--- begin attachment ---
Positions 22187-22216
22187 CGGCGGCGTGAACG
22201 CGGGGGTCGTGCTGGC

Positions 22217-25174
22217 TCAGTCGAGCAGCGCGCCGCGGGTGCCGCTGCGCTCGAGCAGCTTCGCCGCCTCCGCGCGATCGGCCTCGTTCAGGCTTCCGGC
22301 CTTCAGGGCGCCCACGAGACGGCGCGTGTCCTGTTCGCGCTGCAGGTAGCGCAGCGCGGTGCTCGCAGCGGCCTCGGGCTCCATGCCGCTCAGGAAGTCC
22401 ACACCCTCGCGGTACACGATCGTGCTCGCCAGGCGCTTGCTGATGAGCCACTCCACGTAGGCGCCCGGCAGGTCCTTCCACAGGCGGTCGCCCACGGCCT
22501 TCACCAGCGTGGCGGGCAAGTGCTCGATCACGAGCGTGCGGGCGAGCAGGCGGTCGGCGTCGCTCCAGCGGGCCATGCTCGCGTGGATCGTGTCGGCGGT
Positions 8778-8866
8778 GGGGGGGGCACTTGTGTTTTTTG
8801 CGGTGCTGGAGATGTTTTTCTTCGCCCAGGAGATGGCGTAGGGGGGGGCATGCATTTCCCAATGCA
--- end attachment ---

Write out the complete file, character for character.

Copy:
Positions 22187-22216
22187 CGGCGGCGTGAACG
22201 CGGGGGTCGTGCTGGC

Positions 22217-25174
22217 TCAGTCGAGCAGCGCGCCGCGGGTGCCGCTGCGCTCGAGCAGCTTCGCCGCCTCCGCGCGATCGGCCTCGTTCAGGCTTCCGGC
22301 CTTCAGGGCGCCCACGAGACGGCGCGTGTCCTGTTCGCGCTGCAGGTAGCGCAGCGCGGTGCTCGCAGCGGCCTCGGGCTCCATGCCGCTCAGGAAGTCC
22401 ACACCCTCGCGGTACACGATCGTGCTCGCCAGGCGCTTGCTGATGAGCCACTCCACGTAGGCGCCCGGCAGGTCCTTCCACAGGCGGTCGCCCACGGCCT
22501 TCACCAGCGTGGCGGGCAAGTGCTCGATCACGAGCGTGCGGGCGAGCAGGCGGTCGGCGTCGCTCCAGCGGGCCATGCTCGCGTGGATCGTGTCGGCGGT
Positions 8778-8866
8778 GGGGGGGGCACTTGTGTTTTTTG
8801 CGGTGCTGGAGATGTTTTTCTTCGCCCAGGAGATGGCGTAGGGGGGGGCATGCATTTCCCAATGCA